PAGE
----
This timeline traces the development of the microprocessor, the key electronics device that enabled the development of the PC.

Spencer Chin, Senior Editor

August 30, 2022

7 Slides

Many of the improvements in the speed and computing ability of today’s PCs and embedded systems can be traced to the microprocessor, which has evolved from the 4-bit devices in the early 1970s to today’s 64-bit devices and multi-core processors. Microprocessors, which contains the arithmetic, logic, and control circuitry required to perform the functions of a computer's central processing unit, have benefitted from trends such as greater chip integration and the implementation of multiple-core architectures. Microprocessors have enabled the dramatic leaps in high-speed PCs, servers for vast communications networks, and are driving applications in artificial intelligence and machine learning.

The companies that have played a part in the microprocessor revolution are a who’s who in electronics history, including Texas Instruments, Intel, AMD, and Motorola.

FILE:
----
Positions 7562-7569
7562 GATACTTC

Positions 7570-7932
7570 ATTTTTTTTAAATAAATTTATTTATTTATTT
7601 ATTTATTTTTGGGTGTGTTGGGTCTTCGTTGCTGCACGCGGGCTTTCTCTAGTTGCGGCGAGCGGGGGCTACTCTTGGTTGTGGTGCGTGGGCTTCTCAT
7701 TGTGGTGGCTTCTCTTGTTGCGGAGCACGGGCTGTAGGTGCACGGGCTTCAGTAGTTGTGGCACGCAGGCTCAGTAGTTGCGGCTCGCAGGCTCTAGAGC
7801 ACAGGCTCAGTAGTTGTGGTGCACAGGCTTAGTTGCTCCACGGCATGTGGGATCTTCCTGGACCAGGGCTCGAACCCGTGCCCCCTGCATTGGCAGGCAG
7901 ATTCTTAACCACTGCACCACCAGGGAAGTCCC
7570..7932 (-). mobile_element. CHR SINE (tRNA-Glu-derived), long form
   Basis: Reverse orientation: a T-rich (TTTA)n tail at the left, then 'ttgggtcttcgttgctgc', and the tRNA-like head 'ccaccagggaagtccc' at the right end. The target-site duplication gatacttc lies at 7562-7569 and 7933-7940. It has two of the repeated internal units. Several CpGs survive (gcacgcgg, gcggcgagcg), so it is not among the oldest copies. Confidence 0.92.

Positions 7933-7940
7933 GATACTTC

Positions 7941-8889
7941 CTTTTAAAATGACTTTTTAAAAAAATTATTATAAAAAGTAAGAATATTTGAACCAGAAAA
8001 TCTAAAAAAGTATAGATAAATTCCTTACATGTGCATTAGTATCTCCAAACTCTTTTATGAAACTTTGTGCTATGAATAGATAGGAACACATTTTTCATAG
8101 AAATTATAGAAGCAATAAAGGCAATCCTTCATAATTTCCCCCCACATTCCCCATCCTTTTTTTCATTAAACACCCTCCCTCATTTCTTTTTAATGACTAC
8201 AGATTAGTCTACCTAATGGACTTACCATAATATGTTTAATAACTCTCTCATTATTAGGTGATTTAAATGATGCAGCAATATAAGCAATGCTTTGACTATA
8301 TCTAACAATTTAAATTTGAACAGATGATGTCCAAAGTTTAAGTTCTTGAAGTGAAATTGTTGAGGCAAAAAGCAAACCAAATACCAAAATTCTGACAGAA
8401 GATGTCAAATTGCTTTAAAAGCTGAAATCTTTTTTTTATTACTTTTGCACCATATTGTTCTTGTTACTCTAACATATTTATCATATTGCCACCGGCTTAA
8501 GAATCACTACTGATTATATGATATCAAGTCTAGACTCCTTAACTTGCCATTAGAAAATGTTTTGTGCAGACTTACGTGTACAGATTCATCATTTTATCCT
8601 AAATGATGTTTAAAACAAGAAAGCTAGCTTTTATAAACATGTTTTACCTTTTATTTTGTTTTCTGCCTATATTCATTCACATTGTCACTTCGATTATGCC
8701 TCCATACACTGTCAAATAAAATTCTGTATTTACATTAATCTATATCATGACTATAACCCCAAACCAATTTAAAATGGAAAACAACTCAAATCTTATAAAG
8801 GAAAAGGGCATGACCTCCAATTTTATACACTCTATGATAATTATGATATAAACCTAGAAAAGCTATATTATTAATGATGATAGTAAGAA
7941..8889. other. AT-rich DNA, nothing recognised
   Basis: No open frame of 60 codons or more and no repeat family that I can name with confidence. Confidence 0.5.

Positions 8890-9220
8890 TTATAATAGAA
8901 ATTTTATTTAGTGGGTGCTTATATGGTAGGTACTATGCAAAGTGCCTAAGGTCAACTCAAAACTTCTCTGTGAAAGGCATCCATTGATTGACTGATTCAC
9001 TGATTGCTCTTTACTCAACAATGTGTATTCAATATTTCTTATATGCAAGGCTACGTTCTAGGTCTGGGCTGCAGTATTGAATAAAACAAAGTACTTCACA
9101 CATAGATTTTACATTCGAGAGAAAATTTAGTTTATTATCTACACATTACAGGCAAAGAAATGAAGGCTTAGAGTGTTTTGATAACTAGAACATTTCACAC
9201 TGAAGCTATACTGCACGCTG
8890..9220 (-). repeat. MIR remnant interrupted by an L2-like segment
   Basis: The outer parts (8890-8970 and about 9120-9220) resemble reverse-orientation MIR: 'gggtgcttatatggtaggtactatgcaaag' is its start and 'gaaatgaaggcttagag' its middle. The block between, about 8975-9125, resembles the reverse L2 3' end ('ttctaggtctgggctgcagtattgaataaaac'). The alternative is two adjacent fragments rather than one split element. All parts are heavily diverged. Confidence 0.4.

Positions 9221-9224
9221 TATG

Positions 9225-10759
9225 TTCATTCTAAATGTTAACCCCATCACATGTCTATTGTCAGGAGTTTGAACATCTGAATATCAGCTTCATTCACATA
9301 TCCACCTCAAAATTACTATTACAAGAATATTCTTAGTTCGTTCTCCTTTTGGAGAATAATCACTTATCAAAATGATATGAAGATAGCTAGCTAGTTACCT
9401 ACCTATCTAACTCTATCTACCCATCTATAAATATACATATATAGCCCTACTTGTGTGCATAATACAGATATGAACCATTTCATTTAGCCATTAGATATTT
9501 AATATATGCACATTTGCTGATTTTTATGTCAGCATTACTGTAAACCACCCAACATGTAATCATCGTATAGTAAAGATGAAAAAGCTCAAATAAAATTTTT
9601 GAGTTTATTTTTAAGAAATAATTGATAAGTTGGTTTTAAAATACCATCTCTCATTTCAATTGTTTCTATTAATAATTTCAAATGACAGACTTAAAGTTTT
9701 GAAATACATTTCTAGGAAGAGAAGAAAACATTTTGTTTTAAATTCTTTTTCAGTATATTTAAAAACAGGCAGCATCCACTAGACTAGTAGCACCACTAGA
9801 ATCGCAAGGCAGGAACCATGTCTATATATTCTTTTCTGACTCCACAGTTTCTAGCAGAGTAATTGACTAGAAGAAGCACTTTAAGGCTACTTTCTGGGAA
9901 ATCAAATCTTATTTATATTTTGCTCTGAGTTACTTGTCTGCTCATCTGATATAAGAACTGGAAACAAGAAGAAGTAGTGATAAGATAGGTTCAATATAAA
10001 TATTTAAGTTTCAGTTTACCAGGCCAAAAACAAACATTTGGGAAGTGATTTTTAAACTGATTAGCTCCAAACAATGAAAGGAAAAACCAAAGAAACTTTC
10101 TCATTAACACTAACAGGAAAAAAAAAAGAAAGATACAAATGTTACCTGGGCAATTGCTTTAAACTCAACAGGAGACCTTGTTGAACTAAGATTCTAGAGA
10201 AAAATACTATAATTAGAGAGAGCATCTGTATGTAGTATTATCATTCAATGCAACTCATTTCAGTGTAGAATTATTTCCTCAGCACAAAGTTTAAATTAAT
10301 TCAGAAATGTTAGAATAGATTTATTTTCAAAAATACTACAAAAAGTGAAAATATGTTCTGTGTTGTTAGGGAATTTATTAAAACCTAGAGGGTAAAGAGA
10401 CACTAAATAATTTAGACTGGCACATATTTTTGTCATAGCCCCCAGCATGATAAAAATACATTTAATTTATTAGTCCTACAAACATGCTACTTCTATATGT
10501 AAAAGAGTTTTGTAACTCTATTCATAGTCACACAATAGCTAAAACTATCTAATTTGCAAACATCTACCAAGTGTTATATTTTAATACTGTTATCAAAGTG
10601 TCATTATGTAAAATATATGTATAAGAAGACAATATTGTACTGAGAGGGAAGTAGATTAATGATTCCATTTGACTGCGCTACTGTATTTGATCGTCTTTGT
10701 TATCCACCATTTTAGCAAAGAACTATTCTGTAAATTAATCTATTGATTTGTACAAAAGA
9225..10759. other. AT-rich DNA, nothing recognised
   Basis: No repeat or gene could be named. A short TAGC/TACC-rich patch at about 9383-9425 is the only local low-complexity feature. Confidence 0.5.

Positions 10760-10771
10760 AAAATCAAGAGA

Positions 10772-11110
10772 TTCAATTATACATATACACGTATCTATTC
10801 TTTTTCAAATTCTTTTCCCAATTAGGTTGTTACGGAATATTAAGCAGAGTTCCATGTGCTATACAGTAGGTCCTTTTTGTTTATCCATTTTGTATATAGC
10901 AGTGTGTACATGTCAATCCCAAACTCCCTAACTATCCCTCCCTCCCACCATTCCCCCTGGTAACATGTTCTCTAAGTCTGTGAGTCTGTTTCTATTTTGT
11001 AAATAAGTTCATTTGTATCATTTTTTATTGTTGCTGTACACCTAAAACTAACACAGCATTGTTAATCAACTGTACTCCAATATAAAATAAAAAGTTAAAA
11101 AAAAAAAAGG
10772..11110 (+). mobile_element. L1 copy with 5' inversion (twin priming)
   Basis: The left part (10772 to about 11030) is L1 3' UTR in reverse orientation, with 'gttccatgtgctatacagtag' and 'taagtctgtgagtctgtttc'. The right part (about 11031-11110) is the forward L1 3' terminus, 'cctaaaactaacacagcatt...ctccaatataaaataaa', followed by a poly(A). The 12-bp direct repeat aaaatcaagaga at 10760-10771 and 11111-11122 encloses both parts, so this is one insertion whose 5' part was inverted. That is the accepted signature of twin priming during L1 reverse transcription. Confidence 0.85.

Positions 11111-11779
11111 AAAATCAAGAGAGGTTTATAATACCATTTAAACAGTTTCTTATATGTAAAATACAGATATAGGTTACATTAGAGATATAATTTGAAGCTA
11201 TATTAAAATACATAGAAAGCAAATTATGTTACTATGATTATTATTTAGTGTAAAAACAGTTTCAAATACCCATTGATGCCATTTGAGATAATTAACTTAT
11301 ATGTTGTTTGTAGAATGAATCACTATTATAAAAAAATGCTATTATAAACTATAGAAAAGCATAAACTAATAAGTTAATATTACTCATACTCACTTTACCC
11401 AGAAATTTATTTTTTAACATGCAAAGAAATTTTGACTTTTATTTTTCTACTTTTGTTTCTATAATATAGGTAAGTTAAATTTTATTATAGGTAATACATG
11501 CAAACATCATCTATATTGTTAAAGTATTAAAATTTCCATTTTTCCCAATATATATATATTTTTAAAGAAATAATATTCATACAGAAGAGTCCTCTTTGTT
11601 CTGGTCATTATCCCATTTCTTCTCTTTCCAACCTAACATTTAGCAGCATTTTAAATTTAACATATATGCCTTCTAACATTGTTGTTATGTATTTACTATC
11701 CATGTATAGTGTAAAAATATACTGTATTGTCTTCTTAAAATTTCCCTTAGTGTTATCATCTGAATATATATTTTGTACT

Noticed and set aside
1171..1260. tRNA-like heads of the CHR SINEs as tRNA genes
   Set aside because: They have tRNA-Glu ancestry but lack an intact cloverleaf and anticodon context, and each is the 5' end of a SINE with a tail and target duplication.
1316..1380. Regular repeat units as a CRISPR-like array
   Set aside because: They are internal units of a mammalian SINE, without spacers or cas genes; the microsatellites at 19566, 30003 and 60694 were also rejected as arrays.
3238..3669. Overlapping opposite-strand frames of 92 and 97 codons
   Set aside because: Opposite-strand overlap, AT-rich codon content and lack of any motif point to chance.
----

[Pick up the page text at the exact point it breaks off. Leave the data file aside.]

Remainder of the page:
The following gallery traces some key milestones in the rich history of the microprocessor.

Spencer Chin is a Senior Editor for Design News covering the electronics beat. He has many years of experience covering developments in components, semiconductors, subsystems, power, and other facets of electronics from both a business/supply-chain and technology perspective. He can be reached at [email protected].

Related:Microprocessor Suppliers Ramp Up Performance As Demands Grow

About the Author(s)

Spencer Chin

Senior Editor, Design News

Spencer Chin is a Senior Editor for Design News, covering the electronics beat, which includes semiconductors, components, power, embedded systems, artificial intelligence, augmented and virtual reality, and other related subjects. He is always open to ideas for coverage. Spencer has spent many years covering electronics for brands including Electronic Products, Electronic Buyers News, EE Times, Power Electronics, and electronics360. You can reach him at [email protected] or follow him at @spencerchin.

Sign up for the Design News Daily newsletter.

You May Also Like